Hitchcock continued restoring order in the North Barracks, getting into a fight with Cadet Walter Otey (Virginia).Thornton awoke from the stairway where he had been knocked out and returned to his room. Hitchcock greeted him in his room at 05:45. By 06:00, other cadets who were not drinking were also involved in restoring order. The main rioters were attempting to recruit other cadets, but with no success.
Overton could not find Cadet Eaton, who was checking the South Barracks, but did find Major Worth. Hitchcock met Worth and told him what had transpired. By this time, Thayer's aide had arrived in the North Barracks' guardroom. The Second Artillery had arrived at the North Barracks by the time of Reveille at 06:05.
Reveille sounded at 06:05, along with gunfire, the sound of glass breaking, profanity by cadets, cries of pain, and threats on Academy officials. North Barracks residents who were not drunk from the eggnog were appalled by the damaged property. Cadets in the South Barracks were well rested, while other cadets in the North Barracks were disheveled. Some of the cadets remained in their rooms drinking, although some appeared in parade formation despite being drunk. Worth met with Superintendent Thayer after the first formation to discuss what had happened in the North Barracks the previous evening. Thayer instructed Worth to get the officers into the North Barracks and restore order.
Captain Mackay, Academy quartermaster, took down details of the damages to the property at North Barracks so repairs could take place in the following days. Many cadets who were drunk made it to company roll call at 06:20, though they were subdued. The mutiny officially ended when Cadet Captain James A.J. Bradford (Kentucky) called the corps to attention and dismissed them from the mess hall after breakfast. Chapel formation took place after breakfast, followed by two hours of service, with most of the drunk cadets still recovering.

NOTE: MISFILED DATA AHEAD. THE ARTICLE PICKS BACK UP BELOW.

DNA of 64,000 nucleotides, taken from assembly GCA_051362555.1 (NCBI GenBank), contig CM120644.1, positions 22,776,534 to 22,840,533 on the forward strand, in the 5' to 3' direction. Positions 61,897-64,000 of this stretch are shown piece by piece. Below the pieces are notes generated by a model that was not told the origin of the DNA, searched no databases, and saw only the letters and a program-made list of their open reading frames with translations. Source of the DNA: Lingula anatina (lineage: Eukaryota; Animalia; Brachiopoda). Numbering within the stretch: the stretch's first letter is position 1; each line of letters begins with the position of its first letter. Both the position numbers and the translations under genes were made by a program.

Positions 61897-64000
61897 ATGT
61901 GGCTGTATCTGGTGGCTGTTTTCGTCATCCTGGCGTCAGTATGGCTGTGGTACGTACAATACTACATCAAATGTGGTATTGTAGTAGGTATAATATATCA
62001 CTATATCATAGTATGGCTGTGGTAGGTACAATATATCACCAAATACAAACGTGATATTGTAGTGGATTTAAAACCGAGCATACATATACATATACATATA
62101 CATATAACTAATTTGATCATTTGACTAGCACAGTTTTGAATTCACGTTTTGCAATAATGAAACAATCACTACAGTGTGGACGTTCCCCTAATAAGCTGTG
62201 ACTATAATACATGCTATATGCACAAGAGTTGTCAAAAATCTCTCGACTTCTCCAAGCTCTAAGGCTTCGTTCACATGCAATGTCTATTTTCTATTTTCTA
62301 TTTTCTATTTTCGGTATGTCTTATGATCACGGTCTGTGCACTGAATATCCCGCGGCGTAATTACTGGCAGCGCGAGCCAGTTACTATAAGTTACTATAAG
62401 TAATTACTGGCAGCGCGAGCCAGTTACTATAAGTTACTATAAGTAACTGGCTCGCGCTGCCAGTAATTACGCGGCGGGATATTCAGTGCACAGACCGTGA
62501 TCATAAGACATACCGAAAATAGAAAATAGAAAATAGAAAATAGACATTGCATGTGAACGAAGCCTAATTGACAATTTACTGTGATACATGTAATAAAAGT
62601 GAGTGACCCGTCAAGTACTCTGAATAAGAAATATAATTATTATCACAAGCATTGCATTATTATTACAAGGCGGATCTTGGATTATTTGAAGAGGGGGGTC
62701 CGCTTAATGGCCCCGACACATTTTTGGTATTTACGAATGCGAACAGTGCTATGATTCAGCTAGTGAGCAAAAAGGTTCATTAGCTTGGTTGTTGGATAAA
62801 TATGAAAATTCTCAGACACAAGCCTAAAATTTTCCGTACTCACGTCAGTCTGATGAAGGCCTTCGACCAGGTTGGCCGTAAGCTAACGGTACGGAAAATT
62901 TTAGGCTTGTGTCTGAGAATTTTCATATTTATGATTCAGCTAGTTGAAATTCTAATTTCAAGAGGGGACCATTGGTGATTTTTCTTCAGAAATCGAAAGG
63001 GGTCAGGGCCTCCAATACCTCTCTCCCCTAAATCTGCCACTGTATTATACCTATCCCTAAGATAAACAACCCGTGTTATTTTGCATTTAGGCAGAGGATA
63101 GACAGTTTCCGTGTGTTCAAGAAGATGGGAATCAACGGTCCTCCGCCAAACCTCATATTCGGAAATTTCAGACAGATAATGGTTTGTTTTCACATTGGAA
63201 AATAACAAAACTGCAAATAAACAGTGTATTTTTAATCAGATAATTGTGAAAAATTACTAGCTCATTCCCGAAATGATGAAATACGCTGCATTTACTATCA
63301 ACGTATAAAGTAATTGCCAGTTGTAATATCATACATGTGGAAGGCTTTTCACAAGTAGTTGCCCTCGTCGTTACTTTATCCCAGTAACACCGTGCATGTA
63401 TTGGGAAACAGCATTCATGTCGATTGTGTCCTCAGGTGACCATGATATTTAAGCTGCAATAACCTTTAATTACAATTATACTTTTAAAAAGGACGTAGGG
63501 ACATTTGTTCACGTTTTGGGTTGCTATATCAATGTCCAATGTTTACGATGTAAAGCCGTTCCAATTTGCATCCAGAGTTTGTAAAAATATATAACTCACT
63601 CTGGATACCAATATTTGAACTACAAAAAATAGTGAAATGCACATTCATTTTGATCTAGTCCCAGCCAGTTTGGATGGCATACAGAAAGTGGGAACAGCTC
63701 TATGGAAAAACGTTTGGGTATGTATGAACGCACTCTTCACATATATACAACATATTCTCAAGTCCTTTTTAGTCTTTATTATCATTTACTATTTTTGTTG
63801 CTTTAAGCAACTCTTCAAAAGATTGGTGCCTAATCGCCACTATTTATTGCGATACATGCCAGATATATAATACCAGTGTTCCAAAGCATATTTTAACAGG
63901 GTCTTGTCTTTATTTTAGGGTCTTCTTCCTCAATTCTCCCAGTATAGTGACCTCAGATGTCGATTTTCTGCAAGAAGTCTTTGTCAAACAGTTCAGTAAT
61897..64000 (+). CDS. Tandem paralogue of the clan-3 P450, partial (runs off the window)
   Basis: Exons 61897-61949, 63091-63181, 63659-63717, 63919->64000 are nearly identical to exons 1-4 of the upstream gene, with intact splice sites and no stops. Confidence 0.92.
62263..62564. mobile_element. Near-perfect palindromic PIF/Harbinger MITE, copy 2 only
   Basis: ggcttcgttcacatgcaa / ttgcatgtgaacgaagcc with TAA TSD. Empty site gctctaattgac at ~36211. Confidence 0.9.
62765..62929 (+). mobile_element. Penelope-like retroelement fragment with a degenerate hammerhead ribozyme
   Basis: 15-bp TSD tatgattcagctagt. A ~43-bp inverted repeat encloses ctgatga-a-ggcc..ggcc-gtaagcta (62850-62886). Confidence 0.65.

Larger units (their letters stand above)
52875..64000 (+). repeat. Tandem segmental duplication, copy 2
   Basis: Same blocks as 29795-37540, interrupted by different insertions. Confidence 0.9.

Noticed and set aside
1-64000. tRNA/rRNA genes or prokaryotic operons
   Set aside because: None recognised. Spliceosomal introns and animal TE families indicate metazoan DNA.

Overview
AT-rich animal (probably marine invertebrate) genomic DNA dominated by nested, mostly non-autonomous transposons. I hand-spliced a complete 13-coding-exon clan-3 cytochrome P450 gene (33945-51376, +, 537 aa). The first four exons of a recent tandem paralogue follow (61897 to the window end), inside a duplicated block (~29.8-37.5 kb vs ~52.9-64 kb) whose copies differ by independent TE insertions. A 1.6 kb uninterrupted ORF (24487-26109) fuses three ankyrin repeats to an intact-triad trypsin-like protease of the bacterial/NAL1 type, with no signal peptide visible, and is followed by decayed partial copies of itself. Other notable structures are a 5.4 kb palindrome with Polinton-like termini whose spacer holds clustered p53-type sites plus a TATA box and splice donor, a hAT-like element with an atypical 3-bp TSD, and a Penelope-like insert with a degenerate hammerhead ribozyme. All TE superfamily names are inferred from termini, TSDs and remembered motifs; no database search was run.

Thayer was advised by Worth regarding the events at North Barracks. Captain Hitchcock and Lieutenant Thornton were bruised, while several cadets suffered minor injuries, and Fitzgerald suffered a hand injury. Worth told Thayer that between fifty and ninety cadets had been involved in the mutiny. Later that day, Thayer met with Governor Kemble, an ordnance manufacturer in Cold Spring, New York, to discuss different items, including the events at West Point. Kemble asked Thayer what he would do about the misconduct, to which Thayer replied he did not know.
26 December 1826 - 07:00–08:00
A faculty and staff meeting took place, with all but Captain Thomas C. Legate of the 2nd Artillery A Battery and a few assistant professors in attendance. Thayer informed them that Major General Alexander Macomb, Chief of Engineers and Inspector General of the Academy, had been told of the riot, and that he was awaiting orders from Macomb. The superintendent also informed the attendees that an inquiry would take place during semester finals in January 1827, so some of the cadets would face simultaneous examinations and inquiry.
Cadet Battalion Order 98 was read at formation and posted at several prominent locations at the Academy. Twenty-two cadets were placed under house arrest until further notice; among them was Davis, who had been reported as a malefactor by Hitchcock and Thornton.